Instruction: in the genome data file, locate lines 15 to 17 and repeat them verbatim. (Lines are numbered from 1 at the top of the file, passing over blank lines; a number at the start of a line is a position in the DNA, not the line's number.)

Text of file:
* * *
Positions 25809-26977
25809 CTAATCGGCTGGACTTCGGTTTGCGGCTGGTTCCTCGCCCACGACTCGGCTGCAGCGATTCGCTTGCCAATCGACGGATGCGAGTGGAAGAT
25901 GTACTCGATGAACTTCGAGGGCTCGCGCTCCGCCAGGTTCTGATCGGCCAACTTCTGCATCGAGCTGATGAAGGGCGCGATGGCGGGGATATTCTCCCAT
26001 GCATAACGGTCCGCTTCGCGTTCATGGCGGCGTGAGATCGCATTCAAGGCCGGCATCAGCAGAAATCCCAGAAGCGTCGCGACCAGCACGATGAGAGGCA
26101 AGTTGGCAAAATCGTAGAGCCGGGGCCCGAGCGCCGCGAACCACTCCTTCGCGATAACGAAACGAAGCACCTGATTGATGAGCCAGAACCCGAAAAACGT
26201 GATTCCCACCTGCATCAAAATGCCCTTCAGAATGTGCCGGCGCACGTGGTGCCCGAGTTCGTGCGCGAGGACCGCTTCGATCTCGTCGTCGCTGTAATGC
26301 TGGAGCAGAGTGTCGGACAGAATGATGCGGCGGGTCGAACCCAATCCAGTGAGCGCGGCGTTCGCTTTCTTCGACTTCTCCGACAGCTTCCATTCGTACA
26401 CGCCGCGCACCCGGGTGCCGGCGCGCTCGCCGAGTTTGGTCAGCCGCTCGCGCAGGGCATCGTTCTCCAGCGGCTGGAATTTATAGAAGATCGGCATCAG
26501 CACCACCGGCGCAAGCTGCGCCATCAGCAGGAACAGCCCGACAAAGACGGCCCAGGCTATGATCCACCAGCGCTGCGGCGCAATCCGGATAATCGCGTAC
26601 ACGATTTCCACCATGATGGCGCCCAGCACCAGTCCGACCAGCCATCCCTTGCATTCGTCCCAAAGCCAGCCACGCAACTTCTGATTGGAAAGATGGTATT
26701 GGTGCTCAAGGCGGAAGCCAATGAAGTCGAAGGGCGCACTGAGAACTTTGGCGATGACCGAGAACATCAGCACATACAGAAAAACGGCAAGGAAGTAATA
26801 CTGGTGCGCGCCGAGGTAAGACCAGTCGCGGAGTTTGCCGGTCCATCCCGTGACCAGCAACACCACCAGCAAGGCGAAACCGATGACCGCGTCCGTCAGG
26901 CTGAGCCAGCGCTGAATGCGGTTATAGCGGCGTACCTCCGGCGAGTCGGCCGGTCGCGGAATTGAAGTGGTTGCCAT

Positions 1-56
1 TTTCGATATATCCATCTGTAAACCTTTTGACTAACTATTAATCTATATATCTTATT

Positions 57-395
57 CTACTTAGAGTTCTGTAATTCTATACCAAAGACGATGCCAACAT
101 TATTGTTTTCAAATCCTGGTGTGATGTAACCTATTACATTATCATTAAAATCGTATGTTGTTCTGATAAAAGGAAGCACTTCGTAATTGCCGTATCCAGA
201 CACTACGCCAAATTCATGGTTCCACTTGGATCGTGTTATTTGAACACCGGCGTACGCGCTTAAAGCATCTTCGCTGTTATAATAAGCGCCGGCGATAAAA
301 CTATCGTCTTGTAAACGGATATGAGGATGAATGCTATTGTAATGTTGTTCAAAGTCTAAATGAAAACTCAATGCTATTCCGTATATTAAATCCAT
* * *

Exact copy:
1 TTTCGATATATCCATCTGTAAACCTTTTGACTAACTATTAATCTATATATCTTATT

Positions 57-395
57 CTACTTAGAGTTCTGTAATTCTATACCAAAGACGATGCCAACAT